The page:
On Sale Now | Shop Knot Cards

Homer Rhode Loop Knot

How to tie the Homer Rhode Knot. The Homer Rhode Loop Knot is used to make a loop connection to a fly, hook or lure. The knot has several benefits over other loop knots in that it is extremely easy to tie, it can be tied in very heavy leader or line and it allows a loop of any size to be left in the line.

This knot has evolved into several different methods of tying, all under the name of Homer Rhode Loop Knot (occasionally "Homer-Rhodes"). The original version is constructed with two overhand knots. It then was "improved" to consist of the first knot a single over hand and the second a two-loop overhand knot. The greatest divergence from the original is presented by Bill Nash in his book "Flycasting Systems" wherein the knot is constructed with a double overhand knot followed by another double overhand knot but tied in the opposite direction as the first.

Depicted here is the improved version showing the option of a double-loop overhand knot in the second knot position. We find this version adds strength to the original while retaining the simplicity of the knot.

Scroll to see Animated Homer Rhode Knot below the illustration and tying instructions.

Homer Rhode Loop Knot

Homer Rhode Loop Knot Tying Instructions

  • Tie an overhand knot toward the end of the leader or line. Pass the tag end through the eye of the hook, fly or lure and run the tag back through the loop created by the overhand knot. Enter on the same side of the loop as the tag exits the knot. Pull this knot tight onto the standing line and manipulate it to be very close or even touching the hook eye.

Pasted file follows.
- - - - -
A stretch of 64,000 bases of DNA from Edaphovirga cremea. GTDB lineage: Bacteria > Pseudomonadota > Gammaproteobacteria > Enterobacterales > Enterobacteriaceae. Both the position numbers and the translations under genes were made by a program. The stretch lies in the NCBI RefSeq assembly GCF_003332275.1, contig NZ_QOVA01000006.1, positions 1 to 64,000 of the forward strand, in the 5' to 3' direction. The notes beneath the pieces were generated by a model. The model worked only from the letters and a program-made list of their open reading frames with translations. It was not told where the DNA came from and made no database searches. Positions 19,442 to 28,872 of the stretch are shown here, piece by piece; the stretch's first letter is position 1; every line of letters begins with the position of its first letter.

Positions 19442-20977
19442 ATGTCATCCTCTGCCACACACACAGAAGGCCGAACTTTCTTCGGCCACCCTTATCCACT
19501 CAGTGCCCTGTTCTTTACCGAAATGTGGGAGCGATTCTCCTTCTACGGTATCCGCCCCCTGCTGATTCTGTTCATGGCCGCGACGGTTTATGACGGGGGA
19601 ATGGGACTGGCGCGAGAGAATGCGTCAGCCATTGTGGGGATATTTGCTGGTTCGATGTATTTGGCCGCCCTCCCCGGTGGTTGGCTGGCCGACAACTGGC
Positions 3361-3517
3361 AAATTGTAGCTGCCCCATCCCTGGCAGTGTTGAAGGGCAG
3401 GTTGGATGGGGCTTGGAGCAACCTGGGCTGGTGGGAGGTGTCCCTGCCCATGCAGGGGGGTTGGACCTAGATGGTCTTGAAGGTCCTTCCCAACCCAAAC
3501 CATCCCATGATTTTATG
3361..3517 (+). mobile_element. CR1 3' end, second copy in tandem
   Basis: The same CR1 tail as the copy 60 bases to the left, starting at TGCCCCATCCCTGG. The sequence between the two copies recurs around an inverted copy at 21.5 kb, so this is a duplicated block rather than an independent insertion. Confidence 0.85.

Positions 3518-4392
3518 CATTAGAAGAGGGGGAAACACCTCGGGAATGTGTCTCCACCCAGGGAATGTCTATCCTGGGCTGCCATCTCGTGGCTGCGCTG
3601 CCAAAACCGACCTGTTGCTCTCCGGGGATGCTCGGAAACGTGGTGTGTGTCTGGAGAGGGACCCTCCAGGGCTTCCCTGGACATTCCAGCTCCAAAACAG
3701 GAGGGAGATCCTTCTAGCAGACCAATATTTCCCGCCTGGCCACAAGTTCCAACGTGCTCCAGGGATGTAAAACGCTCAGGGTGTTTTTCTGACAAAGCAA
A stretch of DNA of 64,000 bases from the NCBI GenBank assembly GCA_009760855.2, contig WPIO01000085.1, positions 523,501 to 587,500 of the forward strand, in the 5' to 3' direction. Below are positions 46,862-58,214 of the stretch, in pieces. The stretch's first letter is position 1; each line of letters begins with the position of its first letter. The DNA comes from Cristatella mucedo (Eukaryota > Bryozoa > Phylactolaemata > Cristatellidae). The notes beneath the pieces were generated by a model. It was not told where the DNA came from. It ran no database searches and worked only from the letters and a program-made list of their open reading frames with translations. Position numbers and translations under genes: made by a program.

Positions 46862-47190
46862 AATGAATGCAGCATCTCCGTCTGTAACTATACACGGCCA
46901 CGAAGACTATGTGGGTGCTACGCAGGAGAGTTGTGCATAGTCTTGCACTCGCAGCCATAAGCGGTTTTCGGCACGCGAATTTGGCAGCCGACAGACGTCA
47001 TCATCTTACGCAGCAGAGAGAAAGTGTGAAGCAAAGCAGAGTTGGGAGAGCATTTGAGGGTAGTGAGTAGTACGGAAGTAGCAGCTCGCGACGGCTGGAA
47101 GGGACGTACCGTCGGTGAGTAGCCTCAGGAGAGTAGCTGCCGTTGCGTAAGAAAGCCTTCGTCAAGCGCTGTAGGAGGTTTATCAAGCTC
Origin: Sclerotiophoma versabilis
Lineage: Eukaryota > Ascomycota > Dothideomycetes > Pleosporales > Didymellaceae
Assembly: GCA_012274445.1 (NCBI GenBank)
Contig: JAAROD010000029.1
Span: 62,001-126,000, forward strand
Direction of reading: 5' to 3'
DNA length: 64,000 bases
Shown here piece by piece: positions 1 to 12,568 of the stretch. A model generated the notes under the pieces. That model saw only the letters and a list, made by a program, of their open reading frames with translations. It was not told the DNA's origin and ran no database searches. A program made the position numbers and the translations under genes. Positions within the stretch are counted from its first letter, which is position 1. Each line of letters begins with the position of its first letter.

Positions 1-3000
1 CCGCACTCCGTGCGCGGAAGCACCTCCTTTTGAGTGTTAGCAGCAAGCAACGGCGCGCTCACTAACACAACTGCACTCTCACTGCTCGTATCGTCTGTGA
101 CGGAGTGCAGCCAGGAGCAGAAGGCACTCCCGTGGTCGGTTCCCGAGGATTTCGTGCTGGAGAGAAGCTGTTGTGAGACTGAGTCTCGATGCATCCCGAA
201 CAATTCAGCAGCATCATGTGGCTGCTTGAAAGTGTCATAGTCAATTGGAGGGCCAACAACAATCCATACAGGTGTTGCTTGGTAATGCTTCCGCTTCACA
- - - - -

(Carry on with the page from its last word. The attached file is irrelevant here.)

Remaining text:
• For the "improved" version, pass the tag end around the standing line twice, making two side-by side loops around the standing line.

  • Run the tag end through back the loops and pull the second knot tight with the tag end. Note that the distance this knot sits from the first knot will be the size of finished loop, so make any adjustments to its location now.

  • Pull the standing line to move the two knots together and set the knot. Clip tag end. In heavy line, pliers and gloves should be used to exert the necessary pressure on the knot to set it firmly.
Swiffy Output
NetKnots App Google Play

Disclaimer: Any activity involving rope can be dangerous and may even be life threatening! Knot illustrations contained in this web site are not intended for rock climbing instruction. Many knots are not suitable for the risks involved in climbing. Seek professional instruction. Many factors affect knots including: the appropriateness of knots and rope materials used in particular applications, the age, size, and condition of ropes; and the accuracy with which these descriptions have been followed. No responsibility is accepted for incidents arising from the use of this content.